Novelist and memoirist known for her early "new woman" novels, her Kensington literary salons, and her affairs with the likes of W. Somerset Maugham, H. G. Wells, and Ford Madox Ford. The Workaday Woman (1906) flirts with themes of working women, while White Rose of Weary Leaf (1908), often considered her best work, was risqué for its day. Zeppelin Nights (1917), written with Ford, is a sort of Canterbury Tales for World War I, though the content is primarily historical and not war-related. The Last Ditch (1918), however, is described as an epistolary novel about a mother and two daughters and their experiences during the war. She also earned acclaim for her biography, The Wife of Rossetti: Her Life and Death (1932). Other fiction includes The Maiden's Progress (1894), Sooner or Later (1904), The House of Many Mirrors (1915), Their Lives (1916), and Their Hearts (1921), as well as a two volumes of ghost stories, Tales of the Uneasy (1911) and More Tales of the Uneasy (1925). Hunt published a memoir, The Flurried Years (1926), and reportedly inspired two of Ford Madox Ford's characters—Florence in The Good Soldier and Sylvia in Parade's End—as well as Rose in Somerset Maugham's The Moon and Sixpence. She also modelled for paintings by Edward Burne-Jones and Walter Sickert. Hunt's final book appeared in 1932, but her tragic final illness in London during the Blitz reportedly inspired the main character in Norah HOULT's powerful novel There Were No Windows (1944).

Hunter, Clementine
          see KEYNES, HELEN MARY

HUNTER, ELIZABETH [MARY TERESA] (24 Oct 1934 – 1 May 2005)
(aka Isobel Chace, aka Elizabeth de Guise)
1960s – 1990s
Author of nearly 50 romances, most for Mills & Boon and under her Chace pseudonym. Titles include The Japanese Lantern (1960), Cherry-Blossom Clinic (1961), Spiced with Cloves (1963), The Rhythm of Flamenco (1966), A Garland of Marigolds (1967), The Beads of Nemesis (1974), A Time to Wed (1984), and Bridge of Sighs (1992).

HUNTSMAN, HILDEGARDE [RUTH] (14 Sept 1904 – 11 Apr 1999)
(née Jones)
1920s – 1930s
Author of three novels, the first of which, The Laughing String (1929, published in the U.S. as Mad Fingers), may owe something to The Constant Nymph: "A well-written English story of an irresponsible artist's family, more particularly of Anna, practical and level-headed, a balance wheel in confusion." Butterflies Have Wings (1931) is about the frustrations of a young girl whose parents don't realize she's growing up. I could find no details her final novel, Martha and Mary (1935). In the 1950s, Huntsman published two one-act plays for all-women casts. According to an Ancestry family tree, she may have gone by the nickname "Garda".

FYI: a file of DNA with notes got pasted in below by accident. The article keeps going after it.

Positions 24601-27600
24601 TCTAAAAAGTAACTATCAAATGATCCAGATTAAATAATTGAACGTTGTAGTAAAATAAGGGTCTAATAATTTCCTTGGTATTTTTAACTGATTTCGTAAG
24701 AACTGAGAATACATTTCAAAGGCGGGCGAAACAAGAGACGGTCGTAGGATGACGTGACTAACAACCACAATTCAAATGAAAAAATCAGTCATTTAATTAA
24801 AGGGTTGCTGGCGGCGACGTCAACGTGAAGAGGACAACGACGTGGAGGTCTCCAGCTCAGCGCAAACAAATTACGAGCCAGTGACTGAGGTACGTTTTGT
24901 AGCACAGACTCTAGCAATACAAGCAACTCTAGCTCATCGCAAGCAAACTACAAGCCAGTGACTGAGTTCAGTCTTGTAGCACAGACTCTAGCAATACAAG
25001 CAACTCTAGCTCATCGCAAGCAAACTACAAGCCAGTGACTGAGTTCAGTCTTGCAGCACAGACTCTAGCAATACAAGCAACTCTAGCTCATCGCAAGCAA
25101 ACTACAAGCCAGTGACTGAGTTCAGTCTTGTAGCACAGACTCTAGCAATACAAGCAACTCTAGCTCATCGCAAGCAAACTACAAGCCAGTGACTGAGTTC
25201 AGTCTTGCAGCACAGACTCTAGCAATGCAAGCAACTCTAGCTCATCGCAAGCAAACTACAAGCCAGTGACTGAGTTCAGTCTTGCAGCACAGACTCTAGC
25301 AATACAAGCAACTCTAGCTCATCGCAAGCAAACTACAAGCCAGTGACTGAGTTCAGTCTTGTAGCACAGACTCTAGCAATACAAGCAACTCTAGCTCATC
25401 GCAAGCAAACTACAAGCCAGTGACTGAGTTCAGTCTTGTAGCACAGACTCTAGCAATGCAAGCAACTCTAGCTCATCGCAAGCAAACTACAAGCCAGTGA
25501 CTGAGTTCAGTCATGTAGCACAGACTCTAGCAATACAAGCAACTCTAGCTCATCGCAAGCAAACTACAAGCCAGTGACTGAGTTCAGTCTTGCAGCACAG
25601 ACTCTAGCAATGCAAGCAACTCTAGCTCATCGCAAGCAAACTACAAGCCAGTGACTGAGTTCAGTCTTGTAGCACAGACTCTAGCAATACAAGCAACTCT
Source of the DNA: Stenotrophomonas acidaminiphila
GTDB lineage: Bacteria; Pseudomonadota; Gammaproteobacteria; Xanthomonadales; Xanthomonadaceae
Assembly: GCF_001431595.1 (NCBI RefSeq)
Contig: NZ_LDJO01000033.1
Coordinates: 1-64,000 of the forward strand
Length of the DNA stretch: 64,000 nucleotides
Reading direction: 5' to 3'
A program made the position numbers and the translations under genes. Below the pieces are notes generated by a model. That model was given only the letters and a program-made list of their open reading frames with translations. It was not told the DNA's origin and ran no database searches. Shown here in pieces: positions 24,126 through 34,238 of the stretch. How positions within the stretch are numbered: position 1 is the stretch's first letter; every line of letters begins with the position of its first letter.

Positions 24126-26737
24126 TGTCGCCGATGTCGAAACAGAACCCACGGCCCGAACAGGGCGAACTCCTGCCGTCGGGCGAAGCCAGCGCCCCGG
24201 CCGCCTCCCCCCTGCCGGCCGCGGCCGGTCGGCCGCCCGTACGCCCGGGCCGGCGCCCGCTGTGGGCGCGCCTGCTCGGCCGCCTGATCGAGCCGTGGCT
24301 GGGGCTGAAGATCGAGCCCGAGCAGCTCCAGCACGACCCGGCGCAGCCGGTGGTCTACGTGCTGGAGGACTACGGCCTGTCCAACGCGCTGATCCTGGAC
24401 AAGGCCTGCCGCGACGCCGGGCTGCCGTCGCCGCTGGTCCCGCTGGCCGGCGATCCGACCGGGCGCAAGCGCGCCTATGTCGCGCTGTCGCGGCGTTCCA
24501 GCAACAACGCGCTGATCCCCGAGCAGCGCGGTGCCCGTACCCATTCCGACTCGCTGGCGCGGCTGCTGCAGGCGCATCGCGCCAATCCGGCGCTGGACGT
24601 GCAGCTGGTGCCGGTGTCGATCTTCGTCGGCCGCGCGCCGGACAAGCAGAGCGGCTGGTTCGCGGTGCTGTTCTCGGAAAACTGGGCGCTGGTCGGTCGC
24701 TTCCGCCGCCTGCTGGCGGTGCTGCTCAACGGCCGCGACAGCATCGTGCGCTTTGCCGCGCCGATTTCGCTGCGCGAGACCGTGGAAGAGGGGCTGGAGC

Hurnscot, Loran
          see TAYLOR, GAY

Hurst, Anna
          see TRUSCOTT, L. PARRY

HURST, IDA (dates unknown)
Best known for adventurous travel books as the "vagabond typist," beginning with Wander-Thirst (1936), but also credited with two novels, African Heart-Beat (1947) and I'll Walk Beside You (1949), Hurst's identity is a bit of a mystery. Contemporary reviews tell varying stories of her origins and her decision to up sticks from her typist job to travel the world, but John Herrington has been unable to trace her in public records. According to the archive of her publisher, Hutchinson, a contract for one of the novels was indeed signed by an Ida Hurst, but the surviving contracts for her travel books were all signed by one Robert Goodwin Smith (1907-1996). Was Smith in fact the author all along, or is there another explanation? For now, it remains a mystery.

HURST, SYBIL (dates unknown)
1920s – 1930s
Untraced author of seven romances, including She Wanted to Shine (1927), A Sorry Start (1928), The Pretender (1928), The Daughter-in-Law (1928), Her Enemy (1930), A Girl of Grit (1934), and Out for Luxury (1935).

HURT, FREDA M[ARY ELIZABETH]. (14 Jun 1911 – 1 Jan 1999)
1950s – 1970s
Author of more than 30 volumes of children's fiction and 16 mysteries. Her children's books include two school stories, The Wonderful Birthday (1953) and Fun Next Door (1954). Others include her Mr. Twink series (1953-1962), her Andy series (1953-1965), and standalone titles like The Exciting Summer (1956), Intruders at Pinetops (1958), The Caravan Cat (1963), and Benny and the Dolphin (1968). Her mysteries, most or all of which feature series character Inspector Herbert Broom, are The Body at Busman's Hollow (1959), Death by Bequest (1960), Sweet Death (1961), Acquainted with Murder (1962), Death and the Bridegroom (1963), Cold and Unhonoured (1964), A Cause for Malice (1966), Death and the Dark Daughter (1966), So Dark a Shadow (1967), Seven Year Secret (1968), Death in the Mist (1969), Dangerous Visit (1971), Dark Design (1972), Return to Terror (1974), and Fatal Fortune (1975).

Sister of novelist A. S. M. Hutchinson, and author of four novels—Sea Wrack (1922), The Naked Man (1925), Great Waters (1926), and The Dark Freight (1928)—and one story collection, The Other Gate and Other Stories (1928).

HUXLEY, ELSPETH [JOSCELINE] (23 Jul 1907 – 10 Jan 1997)
(née Grant)
1930s – 1980s